Wooden picture frame, 16 inches by 20 inches
Sturdy cardboard, 16 inches by 20 inches
White all-purpose glue
Thread to match fabrics
Cotton fabrics (two coordinating prints and an accent fabric)
Base fabric: ½ yard
Coordinating pocket: ¼ yard
Accent fabric on pockets: 3/8 yard
1. From the base fabric, cut an 18-inch by 22-inch rectangle.
2. From the coordinating fabric, cut an 8½-inch by 18-inch rectangle for the pocket.
3. From the accent fabric, cut a 10½-inch by 18-inch rectangle for the pocket.
1. Using the accent fabric and the pocket fabric, place the rectangles right sides together with the 18-inch sides matching. Note: The accent fabric will extend below the pocket fabric. Stitch across the top edge with a ½-inch seam allowance.
2. Open the fabric and press the seam allowance toward the accent fabric.
3. Fold the pocket so the wrong sides are together and the accent fabric border extends ½ inch beyond the decorator fabric. Press smooth. Along the bottom edge of the pocket, stitch a ¼-inch seam though both layers of fabric.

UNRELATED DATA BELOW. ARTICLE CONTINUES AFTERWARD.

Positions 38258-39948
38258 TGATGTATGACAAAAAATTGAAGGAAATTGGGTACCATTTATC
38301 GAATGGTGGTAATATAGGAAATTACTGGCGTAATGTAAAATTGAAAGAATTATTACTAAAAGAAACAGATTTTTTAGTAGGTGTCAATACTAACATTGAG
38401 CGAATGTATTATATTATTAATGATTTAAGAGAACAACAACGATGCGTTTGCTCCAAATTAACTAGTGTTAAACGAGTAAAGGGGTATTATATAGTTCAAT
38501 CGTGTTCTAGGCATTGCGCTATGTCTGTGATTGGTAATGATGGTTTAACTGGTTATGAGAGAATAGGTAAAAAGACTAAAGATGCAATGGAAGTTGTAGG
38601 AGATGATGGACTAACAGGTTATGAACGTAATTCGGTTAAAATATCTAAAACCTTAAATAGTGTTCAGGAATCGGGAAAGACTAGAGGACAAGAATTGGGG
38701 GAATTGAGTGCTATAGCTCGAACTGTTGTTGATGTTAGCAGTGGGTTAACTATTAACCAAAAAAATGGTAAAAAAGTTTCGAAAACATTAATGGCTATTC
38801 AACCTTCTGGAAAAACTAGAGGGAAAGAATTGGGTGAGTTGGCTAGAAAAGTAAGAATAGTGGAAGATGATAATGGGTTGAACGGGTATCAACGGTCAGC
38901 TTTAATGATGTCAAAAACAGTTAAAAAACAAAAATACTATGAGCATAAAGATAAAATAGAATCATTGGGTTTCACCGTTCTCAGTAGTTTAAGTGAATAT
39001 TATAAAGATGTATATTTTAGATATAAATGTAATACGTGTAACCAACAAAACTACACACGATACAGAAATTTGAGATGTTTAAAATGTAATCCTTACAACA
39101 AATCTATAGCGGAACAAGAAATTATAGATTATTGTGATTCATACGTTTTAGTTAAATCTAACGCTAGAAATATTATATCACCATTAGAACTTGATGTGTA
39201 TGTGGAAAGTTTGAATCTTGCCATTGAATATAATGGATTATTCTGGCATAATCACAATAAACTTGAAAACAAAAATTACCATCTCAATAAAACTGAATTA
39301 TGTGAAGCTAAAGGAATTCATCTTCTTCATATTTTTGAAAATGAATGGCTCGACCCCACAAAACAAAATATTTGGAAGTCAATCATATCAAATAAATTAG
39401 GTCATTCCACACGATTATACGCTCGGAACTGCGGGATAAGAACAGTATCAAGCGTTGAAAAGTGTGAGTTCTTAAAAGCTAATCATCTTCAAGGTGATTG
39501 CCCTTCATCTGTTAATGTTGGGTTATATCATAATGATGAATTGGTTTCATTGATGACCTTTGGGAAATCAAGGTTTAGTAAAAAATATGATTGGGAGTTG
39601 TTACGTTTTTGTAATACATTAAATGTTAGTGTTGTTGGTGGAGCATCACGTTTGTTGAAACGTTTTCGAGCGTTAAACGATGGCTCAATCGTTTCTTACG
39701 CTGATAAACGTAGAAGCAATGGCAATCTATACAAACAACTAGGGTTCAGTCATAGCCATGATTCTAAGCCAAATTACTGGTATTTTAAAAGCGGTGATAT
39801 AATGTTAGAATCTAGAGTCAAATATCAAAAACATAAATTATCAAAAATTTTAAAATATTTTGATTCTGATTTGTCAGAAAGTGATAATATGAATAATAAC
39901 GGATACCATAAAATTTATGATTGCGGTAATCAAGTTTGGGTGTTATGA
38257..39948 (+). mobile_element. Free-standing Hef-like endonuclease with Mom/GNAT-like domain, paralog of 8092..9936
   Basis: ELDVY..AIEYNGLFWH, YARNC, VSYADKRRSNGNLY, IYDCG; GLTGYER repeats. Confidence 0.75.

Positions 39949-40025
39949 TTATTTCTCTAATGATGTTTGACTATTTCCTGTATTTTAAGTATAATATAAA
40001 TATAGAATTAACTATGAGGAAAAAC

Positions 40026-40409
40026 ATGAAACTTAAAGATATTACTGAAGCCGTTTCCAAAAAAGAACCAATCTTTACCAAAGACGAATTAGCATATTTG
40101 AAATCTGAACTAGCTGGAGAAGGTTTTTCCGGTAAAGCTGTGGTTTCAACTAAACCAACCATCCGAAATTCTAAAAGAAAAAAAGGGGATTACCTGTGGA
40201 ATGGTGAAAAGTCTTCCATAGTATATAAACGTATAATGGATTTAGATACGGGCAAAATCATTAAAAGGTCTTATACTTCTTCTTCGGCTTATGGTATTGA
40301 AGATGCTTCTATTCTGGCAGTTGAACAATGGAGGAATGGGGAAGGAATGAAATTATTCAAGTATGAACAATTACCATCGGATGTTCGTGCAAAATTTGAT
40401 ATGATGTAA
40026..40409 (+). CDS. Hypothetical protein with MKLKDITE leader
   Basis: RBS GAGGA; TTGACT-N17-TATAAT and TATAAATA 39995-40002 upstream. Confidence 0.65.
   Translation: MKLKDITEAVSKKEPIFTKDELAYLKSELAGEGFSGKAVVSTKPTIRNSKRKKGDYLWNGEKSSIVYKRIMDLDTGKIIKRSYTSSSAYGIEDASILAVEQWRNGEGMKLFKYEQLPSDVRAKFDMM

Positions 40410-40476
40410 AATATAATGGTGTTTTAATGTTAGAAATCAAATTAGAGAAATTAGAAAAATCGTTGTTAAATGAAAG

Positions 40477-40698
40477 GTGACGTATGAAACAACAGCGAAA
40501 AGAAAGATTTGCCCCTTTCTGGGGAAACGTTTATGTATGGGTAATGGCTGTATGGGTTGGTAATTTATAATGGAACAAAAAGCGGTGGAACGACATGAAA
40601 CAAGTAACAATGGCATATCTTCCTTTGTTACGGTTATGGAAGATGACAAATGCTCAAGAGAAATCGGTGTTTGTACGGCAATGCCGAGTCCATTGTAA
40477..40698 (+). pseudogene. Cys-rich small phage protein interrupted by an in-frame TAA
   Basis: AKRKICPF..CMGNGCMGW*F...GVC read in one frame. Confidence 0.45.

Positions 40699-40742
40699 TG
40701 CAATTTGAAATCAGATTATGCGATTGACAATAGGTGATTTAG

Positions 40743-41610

1. Cover the board by centering the wrong side of the base fabric over the right side of the cardboard. (The fabric will extend 1 inch around all four sides.) Neatly fold the raw edges of the fabric to the back of the board and glue the fabric in place. Allow the glue to dry.
2. Turn the covered board right side up. Place the bottom edge of the pocket even with the bottom edge of the board.
3. Glue the side edges of the pocket to the back of the board.
The Finish Line
1. Remove the glass from the picture frame. You won’t need it for this project. Place the fabric covered cardboard into the frame. Secure the board in place with the metal tabs on the back of the frame. If the picture frame came with a cardboard backing, place it on top of the memo board before securing the tabs.
2. Hang on wall where desired.
Donna Babylon’s enthusiasm for teaching sewing and decorating is unmistakable through her many books, patterns, television appearances, and seminars. She formed her own indie publishing company because she wanted total control of her destiny (and she hated attending 8 a. m. meetings). She publishes books and patterns under her brand, More Splash Than Cash®. Her latest book, Decorating Sewlutions, is an all-in-one sewing and decorating book that focuses on three basic sewing techniques to create over 100 items for the home. Visit her at MoreSplashThanCash.com.